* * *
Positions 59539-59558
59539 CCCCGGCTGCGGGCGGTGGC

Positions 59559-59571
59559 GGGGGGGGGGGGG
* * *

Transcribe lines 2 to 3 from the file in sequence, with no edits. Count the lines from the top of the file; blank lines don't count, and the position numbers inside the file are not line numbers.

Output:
59539 CCCCGGCTGCGGGCGGTGGC

Positions 59559-59571